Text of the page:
Text: Mark 7:1-8
There is a downside of being a part of a tradition that extends back thousands of years. We can become so wrapped up within the individual traditions themselves that we forget the foundation of why we do what we do. Jesus frequently locked horns with Pharisees over matters of how one expresses faith. Unfortunately, we tend to think of Pharisees as being self-righteous, overly religious folks who were more concerned with doing things right than doing the right thing. While this may be true, we often forget that Pharisees in Christ’s time were the good, church-attending folk. They were people like you and me, who did try to honour the traditions and to follow God with honesty and integrity. Yet there are times when the traditions get in the way of our relationship with God.
Maybe we can hear this in a new way. In a day where hand washing and cleanliness has become even more important to us, with the threat infectious diseases… remembering the SARS crisis a few years ago, we are very much in line with where the Pharisees are at. They see those who follow Jesus eating without first washing their hands. While one would think that this is a cleanliness issue, they rail at Jesus about it because that was not how things were done around here. They were going against “the tradition of the elders.”
Jesus stares at them for a moment with a stunned look on his face. It seems that washing, for these Pharisees, became so obsessive that it went beyond the original intention of simply providing clean and safe food for people to eat. The washing was also helped remind them about the presence of God. However, the tradition became far more important than the reason for which it was created in the first place. The hand washing was originally a method for both public health and to help them learn about themselves and their relationship to God. It seems that these folks were more concerned about doing it correctly, than understanding why they were doing it. Jesus responds by quoting something from Isaiah (29:13): “The Lord said: Because these people draw near with their mouths and honor me with their lips, while their hearts are far from me, and their worship of me is a human commandment learned by rote;”
Tradition was getting in the way of their relationship with God.
This is precisely the downside that we as Christians face these days; nearly two thousand years after Jesus confronted the Pharisees in the midst of their zeal. As churches, we are not immune… we have developed all kinds of practices that we have forgotten their original meaning and intention. Yet we are so entrenched in the tradition, that we don’t even care about how things got started. When it becomes more important than our faith, our relationship with God, then we start getting into trouble.
Some of you may remember that I began the year with some examples of how the story of a tradition has been lost, but the practice continues without question. A spoon used at communion, the way in which we developed our practice around offering, the pews we sit in…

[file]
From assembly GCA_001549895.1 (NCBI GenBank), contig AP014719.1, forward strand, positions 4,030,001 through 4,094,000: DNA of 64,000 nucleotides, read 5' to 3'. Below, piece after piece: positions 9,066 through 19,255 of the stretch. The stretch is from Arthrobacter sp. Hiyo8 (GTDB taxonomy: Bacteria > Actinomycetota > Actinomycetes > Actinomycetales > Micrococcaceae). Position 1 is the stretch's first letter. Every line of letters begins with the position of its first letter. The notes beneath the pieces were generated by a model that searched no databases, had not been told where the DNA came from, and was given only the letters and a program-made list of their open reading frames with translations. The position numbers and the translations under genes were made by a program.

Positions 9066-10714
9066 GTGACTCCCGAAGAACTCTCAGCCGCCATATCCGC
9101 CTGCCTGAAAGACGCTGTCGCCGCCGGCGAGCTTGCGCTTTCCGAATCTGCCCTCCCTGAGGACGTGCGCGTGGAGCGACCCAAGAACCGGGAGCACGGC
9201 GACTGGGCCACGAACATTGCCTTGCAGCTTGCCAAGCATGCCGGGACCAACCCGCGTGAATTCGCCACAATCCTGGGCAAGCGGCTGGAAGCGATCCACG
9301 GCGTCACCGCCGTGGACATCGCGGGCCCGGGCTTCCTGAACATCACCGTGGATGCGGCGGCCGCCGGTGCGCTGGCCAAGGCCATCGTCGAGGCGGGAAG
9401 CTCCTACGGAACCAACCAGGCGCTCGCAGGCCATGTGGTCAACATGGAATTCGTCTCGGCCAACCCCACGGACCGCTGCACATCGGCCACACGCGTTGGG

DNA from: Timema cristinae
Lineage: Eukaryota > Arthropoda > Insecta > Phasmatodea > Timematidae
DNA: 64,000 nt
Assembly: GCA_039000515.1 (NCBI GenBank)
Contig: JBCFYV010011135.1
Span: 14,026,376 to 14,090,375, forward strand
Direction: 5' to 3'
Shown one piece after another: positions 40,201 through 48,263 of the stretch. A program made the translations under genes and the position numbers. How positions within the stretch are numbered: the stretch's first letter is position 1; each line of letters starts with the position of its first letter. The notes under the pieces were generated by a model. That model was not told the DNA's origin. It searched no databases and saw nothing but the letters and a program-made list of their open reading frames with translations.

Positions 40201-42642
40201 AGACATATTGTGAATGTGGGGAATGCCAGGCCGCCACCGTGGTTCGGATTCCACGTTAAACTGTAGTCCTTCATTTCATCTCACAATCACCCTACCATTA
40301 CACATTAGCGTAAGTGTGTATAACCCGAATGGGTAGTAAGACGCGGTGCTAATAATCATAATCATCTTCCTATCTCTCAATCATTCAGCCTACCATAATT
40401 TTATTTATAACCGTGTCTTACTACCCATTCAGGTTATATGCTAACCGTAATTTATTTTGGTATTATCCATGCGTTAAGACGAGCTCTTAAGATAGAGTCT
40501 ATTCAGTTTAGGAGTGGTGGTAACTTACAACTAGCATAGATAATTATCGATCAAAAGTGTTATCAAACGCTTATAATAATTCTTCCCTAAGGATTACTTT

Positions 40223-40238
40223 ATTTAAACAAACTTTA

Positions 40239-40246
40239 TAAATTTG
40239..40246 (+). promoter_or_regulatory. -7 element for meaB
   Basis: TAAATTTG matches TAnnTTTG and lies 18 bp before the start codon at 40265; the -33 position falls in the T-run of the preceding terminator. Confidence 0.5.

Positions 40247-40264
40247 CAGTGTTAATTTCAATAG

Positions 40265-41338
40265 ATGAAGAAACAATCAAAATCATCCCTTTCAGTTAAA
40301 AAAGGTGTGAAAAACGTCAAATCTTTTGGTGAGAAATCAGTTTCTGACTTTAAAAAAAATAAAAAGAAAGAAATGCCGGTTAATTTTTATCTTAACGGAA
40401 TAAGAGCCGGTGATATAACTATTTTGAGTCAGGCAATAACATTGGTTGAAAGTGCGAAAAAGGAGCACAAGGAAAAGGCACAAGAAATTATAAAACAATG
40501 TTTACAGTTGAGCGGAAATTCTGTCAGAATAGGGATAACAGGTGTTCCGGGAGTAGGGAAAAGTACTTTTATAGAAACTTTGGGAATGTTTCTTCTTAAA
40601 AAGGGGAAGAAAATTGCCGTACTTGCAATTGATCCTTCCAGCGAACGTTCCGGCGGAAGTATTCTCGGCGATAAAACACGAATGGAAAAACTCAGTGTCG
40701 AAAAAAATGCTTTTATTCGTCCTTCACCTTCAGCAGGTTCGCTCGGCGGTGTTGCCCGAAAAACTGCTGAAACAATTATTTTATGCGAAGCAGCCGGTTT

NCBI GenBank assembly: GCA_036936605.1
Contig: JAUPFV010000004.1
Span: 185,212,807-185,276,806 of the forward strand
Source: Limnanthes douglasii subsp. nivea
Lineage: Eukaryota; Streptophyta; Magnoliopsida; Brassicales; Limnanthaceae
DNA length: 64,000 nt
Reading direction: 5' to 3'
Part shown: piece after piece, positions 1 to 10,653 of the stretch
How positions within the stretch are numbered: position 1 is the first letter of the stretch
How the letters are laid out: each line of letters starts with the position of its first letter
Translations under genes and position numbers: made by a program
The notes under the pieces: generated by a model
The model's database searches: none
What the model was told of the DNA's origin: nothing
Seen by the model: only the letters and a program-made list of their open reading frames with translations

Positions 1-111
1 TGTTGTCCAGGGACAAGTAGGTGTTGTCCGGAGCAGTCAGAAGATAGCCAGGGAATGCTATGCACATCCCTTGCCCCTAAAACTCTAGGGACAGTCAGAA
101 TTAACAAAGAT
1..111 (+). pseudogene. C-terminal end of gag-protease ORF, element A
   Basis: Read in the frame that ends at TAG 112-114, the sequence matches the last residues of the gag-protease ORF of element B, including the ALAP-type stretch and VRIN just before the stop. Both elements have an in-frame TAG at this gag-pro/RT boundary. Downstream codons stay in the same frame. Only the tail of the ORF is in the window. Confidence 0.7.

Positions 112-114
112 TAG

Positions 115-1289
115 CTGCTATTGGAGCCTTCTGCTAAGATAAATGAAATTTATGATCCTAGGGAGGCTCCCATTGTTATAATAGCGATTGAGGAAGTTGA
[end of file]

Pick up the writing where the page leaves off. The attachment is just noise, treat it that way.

It seems that it is human nature to develop traditions, and adhere to them without taking time to understand their origins. There’s a problem here… in forgetting the origins itself, the traditions slowly change away from their original intent into something that it no longer resembles. The tradition of the elders of washing before eating was a prime example of this for Jesus. God’s wish was originally for the people to eat food that was safe and healthy. Yet it became a ritualistic practice, and ended up being used to exclude people from society. The tradition ended up getting in the way of our relationship with God. Remember that the Pharisees were the good, church-attending folk like you and I who wanted to be faithful… but in strict adherence to the rules, lose sight of what God is calling us to be.
Jesus calls us on things like this. Where traditions themselves get in the way of our relationship with God, we need to reconsider them. Tradition for tradition’s sake can obscure what they were originally intended to do: remind people of our relationship with God. They exist to deepen our relationship with God. If you’ve ever seen either the musical “Fiddler on the Roof” or the 1971 film version of it, tradition figures heavily in the story. Tevye the Milkman, at the beginning of the story tells us that tradition helps us to know who we are, and what God expects us to do. Yet in course of the story, Tevye realizes that while this piece of wisdom does remain true, some of these traditions would prevent his daughters living full and fulfilled lives… especially in the radically changing and dangerous world of 1905 Russia. Some of the traditions were getting in the way. That’s what Jesus was getting at in his discussion with the Pharisees. Traditions, no matter how well intended when they started, sometimes do get in the way. Instead, Jesus wanted his followers to have hearts that were close to God. Jesus calls us to live in such a way that we know who we are, that we know we belong to God, and have a meaningful relationship with God… for Jesus that was far more important.